First formed in 1937, the Pendleton Garden Club is truly an impressive organization, with 65 dues-paying members. Each year the PGC sponsor activities such as the spring and fall sidewalk sales, the Indiana Gladiolus Society spring bulb auction and fall flower show, the Yard-of the-Month contest, educational workshops, and an annual special garden edition of the Pendleton Times.
Over the years, Jim has contributed a lot to the PGC, including serving three terms as its president, but he would probably dismiss any contributions he has made to the club as paltry compared to all that the PGC has given him. Certainly one of the greatest gifts he received from the PGC was an introduction to the wonderful world of gourds. In 1962 garden club members showed Jim some dried flower arrangements they had made with gourds, and in that instant Jim was hooked. Before long he had joined the American Gourd Society and become one of its most tireless supporters and promoters.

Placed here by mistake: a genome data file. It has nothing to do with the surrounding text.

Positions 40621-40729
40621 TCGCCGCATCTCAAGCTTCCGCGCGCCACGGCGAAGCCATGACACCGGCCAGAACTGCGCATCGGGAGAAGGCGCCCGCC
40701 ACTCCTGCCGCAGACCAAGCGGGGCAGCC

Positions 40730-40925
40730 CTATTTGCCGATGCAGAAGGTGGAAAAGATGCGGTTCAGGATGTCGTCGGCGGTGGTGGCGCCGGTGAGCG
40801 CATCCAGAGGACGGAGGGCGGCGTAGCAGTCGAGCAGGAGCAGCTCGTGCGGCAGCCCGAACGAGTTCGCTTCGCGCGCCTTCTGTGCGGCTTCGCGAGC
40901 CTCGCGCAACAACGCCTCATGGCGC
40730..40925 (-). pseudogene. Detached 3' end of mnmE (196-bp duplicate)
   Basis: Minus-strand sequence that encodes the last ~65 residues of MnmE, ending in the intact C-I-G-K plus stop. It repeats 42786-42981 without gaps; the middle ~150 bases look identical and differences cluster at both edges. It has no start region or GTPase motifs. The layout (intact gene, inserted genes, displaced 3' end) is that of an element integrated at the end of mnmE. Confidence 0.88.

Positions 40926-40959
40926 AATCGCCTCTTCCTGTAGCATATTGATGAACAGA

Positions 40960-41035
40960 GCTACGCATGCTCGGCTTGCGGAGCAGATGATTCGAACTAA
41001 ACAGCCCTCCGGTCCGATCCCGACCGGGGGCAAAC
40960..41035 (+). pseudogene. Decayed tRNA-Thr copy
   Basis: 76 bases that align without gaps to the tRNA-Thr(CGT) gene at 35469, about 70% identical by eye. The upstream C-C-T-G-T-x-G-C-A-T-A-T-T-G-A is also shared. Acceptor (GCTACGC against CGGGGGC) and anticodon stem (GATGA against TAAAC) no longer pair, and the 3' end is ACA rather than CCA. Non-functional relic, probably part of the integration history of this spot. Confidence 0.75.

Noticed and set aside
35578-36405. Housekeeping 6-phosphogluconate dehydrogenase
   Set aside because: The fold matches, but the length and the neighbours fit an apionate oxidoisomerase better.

What is it about gourds that Jim finds so irresistibly intriguing? “I don’t know of any other plant you can grow and do so many things with the fruit,” Jim explains. “A flower will last a few weeks or, if properly dried, a few years. But a gourd can last for decades—even indefinitely.”
Jim loves everything about
gourds—their unique history, the many varieties, the challenge of growing
them, and their infinite creative applications. Over the years Jim
has grown dozens of varieties of gourds; he’s even developed a few unique
varieties himself. Through trial and error he has found that it’s
usually best to grow the gourd vines on fences or trellises rather than
on the ground, and he enjoys twisting, tying, and otherwise tantalizing
the growing fruit in order to come up with uniquely-shaped finished gourds.
Growing interesting gourds is only the first step for Jim. After the gourds have matured, they must “cure” for a time—perhaps as long as a year—until they are fully dried. Then, although Jim sells a few gourds here and there, he gives the majority away to PGC members for use in club projects. A few he sets aside for his own purposes—to paint, stain, or carve into various works of art. From vases to sculptures to masks to musical instruments, there’s not much you can’t do with a gourd!